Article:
Historically, ESOPs were custom written documents produced by lawyers, which had to be submitted to the Internal Revenue Service for approval. These documents could be costly to amend and maintain. With the arrival this summer of IRS pre-approved “checklist driven” ESOP documents (similar to 401(k) plans), it is no longer necessary for individual employers to submit these plans to the IRS for approval. As an added bit of flexibility, the due date to decide whether to adopt an ESOP is extended, giving more flexibility for tax deductions.
Until this year, all ESOP plan documents were individually designed and drafted and had to be submitted to the IRS for individual determination letters. The IRS has now authorized pre-approved ESOP plan documents (PAPs). These documents are developed by ESOP law firms and submitted to the IRS by the law firm, in advance, as a “standard” plan for use by clients. The documents come with a determination letter that is good for any company that adopts a version of the plan without significant modifications. With the PAP, adopting employers may rely on the document as approved by the IRS eliminating the sometimes lengthy and annoying IRS determination letter process where individual IRS agents review the plan documents one at a time by hand.
Because ESOPs tend to be amended more frequently than other retirement plans, amendments were another issue. Updated provisions and ESOP design changes were often costly to draft, dangled off the main plan document, and were not covered by the plan’s existing determination letter. Between IRS determination letter filing cycles, amendments were subject to challenge by the IRS if the ESOP was audited. Amendments would eventually get approved through the five year IRS determination letter cycle. ESOP companies using PAPs can simply amend their plan documents by selecting new or different provisions on the design checklists that are part of the PAP document system. Each time an ESOP is amended, you will get a clean, completely integrated, and IRS-approved document without going back through the IRS approval process.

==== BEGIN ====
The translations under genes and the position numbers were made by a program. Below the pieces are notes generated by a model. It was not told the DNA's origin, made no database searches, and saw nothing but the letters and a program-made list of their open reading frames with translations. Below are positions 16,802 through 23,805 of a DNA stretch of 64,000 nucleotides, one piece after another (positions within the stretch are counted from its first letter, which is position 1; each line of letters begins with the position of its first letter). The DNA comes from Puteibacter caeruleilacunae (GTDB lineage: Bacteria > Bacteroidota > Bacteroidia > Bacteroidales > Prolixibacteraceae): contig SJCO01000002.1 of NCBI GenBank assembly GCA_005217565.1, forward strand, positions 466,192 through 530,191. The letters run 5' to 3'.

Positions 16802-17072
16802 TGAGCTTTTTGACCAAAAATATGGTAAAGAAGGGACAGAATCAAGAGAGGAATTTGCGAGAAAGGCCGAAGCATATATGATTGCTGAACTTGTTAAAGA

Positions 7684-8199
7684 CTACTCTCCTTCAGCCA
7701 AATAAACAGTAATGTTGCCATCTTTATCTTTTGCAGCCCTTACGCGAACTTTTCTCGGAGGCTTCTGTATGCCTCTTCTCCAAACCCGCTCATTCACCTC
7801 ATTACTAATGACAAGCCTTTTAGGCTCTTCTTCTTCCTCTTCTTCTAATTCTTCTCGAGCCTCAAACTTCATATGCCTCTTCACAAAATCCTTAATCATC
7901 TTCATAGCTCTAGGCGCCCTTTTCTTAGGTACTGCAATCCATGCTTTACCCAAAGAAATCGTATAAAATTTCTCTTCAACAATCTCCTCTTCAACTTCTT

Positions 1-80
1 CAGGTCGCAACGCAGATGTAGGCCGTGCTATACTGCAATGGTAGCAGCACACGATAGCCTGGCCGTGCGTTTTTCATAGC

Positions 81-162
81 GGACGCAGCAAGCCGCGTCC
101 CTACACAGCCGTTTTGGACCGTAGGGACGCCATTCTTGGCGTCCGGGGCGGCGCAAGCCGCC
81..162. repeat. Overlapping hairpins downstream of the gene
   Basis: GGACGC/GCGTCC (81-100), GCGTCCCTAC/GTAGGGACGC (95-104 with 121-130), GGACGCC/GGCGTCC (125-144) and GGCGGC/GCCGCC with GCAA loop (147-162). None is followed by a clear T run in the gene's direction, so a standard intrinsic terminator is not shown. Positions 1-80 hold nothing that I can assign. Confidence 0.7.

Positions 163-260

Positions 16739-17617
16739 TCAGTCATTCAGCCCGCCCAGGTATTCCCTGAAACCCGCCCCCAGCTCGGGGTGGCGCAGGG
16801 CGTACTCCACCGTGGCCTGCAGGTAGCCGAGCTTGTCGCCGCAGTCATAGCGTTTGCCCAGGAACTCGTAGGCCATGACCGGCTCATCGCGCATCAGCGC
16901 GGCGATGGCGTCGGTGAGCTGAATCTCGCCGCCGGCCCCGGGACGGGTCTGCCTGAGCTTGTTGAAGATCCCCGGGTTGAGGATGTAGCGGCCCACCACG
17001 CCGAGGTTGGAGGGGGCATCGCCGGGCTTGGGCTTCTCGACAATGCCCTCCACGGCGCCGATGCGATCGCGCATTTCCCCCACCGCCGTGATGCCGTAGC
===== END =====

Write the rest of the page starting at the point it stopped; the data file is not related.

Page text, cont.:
Is It Time to Restate Your ESOP?
Should you restate your ESOP to a new pre-approved plan if you already have an IRS determination letter for your current document? The pre-approved plan gives you a plan document that updates itself going forward—just like most 401(k) plans. The pre-approved plan sponsor (the ESOP law firm that created the plan) provides “clip-on” amendments if there are any required law changes. The amendments are provided to all companies that have adopted the PAP. Every six years the PAP sponsor (not the employer) submits the pre-approved document for updated approval by the IRS. This results in a much more efficient and cost-effective process for companies that sponsor ESOPs.
The process of moving to a pre-approved plan document puts ESOP companies through a checklist analysis system, reviewing how the plan is operated. Going through this process helps to eliminate any divots or differences in their individually designed ESOP documents that may have crept in over the years. It is also a chance to reevaluate the plan design if a comprehensive review has not been done lately with opportunities to improve the ESOP that may be new or may not have been considered previously. For some general comments to keep in mind about ESOP plan design, read this article.
Pre-approved documents also include an updated SPD, so that requirement will not be overlooked. SPDs do not require IRS approval and companies can choose to customize or use their own communications pieces if desired.
Talk to your ESOP attorneys to see if this is an option they offer and, if not, consider talking to a firm that does offer pre-approved ESOP documents.